The con­cerns need to be ad­dressed

Bhutan Times - - Editorial -

The na­tional coun­cil while de­lib­er­at­ing on the an­nual re­port of the Anti Cor­rup­tion Com­mis­sion last Tues­day rec­og­nized the role of ACC as piv­otal in elim­i­nat­ing cor­rup­tion in the coun­try. The mem­bers strongly sup­ported the need for ad­e­quate fund­ing and hu­man re­sources and com­mended the role played by the com­mis­sion in its pol­icy to fo­cus on pre­ven­tion, ed­u­ca­tion and in­ves­ti­ga­tion of cor­rup­tion in the coun­try.

The house ap­proved the rec­om­men­da­tions sub­mit­ted by the good gov­er­nance com­mit­tee.

The first rec­om­men­da­tions of the com­mit­tee were the fini­cal se­cu­rity of the Anti Cor­rup­tion Com­mis­sion. It is re­ported that 58% of the ACC bud­get has been meet through the sup­port from Swiss De­vel­op­ment Co­op­er­a­tion and other de­vel­op­ment part­ners with­out which the com­mis­sion would have been hard pressed to reach so far.

With the de­par­ture of SDC from Bhutan im­mi­nent, the re­source gap will also have to be met from pub­lic re­sources which will en­tail a sub­stan­tial in­crease from the gov­ern­ment ex­che­quer.

At this crit­i­cal junc­ture, ACC can­not af­ford to let up on the anti-cor­rup­tion mo­men­tum so far and hence, the im­per­a­tive need for suf­fi­cient funds to be al­lo­cated to ACC to sus­tain and main­stream its anti-cor­rup­tion pro­grams. Al­ter­na­tive fi­nanc­ing meth­ods such as an­chor­ing its bud­get to a pro­por­tion of the na­tional bud­get, charg­ing of ex­pen­di­ture di­rectly to the con­sol­i­date fund need to be ex­plored.

The sec­ond chal­lenge faced by ACC is with re­gard to the hu­man re­sources de­vel­op­ment and its peren­nial hu­man re­sources con­straints The com­mis­sion has al­ready been work­ing closely with RCSC to ad­dress this is­sue. Be­sides the fur­ther study pro­grams there are re­quire­ment for ex­coun­try manda­tory ba­sis cour­ses for the com­mis­sion of­fi­cials in the di­verse field of anti cor­rup­tion as well as spe­cial­ized train­ings in in­ves­ti­ga­tion and associated fields.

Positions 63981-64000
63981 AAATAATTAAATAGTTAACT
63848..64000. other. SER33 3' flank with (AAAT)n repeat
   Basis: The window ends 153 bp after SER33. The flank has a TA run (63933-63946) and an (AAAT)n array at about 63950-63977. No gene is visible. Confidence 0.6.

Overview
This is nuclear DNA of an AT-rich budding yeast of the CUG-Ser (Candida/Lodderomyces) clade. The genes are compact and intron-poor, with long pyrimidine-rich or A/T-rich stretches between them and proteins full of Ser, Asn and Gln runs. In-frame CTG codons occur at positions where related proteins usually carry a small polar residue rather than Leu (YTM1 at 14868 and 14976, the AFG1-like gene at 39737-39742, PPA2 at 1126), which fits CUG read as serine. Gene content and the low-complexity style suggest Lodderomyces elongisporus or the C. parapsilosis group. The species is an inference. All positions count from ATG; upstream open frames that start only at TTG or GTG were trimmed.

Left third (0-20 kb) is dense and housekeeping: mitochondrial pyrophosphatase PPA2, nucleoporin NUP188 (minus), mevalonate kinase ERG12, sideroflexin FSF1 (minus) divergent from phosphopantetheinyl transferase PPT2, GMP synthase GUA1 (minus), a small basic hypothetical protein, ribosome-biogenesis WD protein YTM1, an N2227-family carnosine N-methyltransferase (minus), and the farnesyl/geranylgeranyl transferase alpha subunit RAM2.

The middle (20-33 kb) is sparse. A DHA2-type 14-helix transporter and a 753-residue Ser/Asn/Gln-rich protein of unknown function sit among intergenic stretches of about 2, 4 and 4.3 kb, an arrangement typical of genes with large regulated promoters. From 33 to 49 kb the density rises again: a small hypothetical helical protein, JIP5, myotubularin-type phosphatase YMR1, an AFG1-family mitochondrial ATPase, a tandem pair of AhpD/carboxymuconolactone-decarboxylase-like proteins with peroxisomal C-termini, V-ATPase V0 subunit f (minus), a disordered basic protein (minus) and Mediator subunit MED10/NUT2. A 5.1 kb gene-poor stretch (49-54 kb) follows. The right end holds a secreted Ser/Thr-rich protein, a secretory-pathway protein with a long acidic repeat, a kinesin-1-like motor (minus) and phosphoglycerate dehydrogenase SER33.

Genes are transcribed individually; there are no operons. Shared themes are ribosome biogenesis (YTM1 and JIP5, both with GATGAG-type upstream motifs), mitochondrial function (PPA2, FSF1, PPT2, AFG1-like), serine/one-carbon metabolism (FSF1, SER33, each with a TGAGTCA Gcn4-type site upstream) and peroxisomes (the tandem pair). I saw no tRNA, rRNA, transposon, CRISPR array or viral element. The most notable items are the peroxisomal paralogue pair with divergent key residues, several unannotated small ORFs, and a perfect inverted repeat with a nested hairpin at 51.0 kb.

The re­source gap will have to meet from the pub­lic re­sources. Fur­ther the cur­rent pol­icy of the gov­ern­ment on the HRD pol­icy does not nor­mally al­low cour­ses and train­ings out­side the coun­try through the gov­ern­ment fund­ing. There­fore, there are two in­ter­con­nected el­e­ments that need to be ad­dressed of which the pol­icy on HRD needs to be looked into to en­able ACC to con­tinue to train its staff. The sec­ond would be that ACC should be pro­vided with ad­e­quate bud­getary pro­vi­sions needed to be made for the hu­man re­sources.

The im­por­tance of such cour­ses and train­ings needs to be un­der­scored. The rapid ad­vance­ments in tech­nol­ogy cou­pled with the in­ge­nu­ity of the cor­rupt de­mands en­force­ment agen­cies such as ACC to keep com­men­su­rate space by con­stantly up­grad­ing the knowl­edge and skills so as to main­tain rel­e­vancy and ef­fec­tive­ness in pre­vent­ing and cor­rup­tion.

The other rec­om­men­da­tions were the strength­en­ing of cor­rup­tion – re­lated jus­tice sys­tem, man­age­ment of seized goods and prop­er­ties and the fronting men­ace.

As the cen­tral cor­rup­tion con­trol agency and an in­sti­tu­tion to uphold the con­sti­tu­tional man­date, the con­cerns need to be ad­dressed for a cor­rup­tion free so­ci­ety.

Newspapers in English

Newspapers from Bhutan

© PressReader. All rights reserved.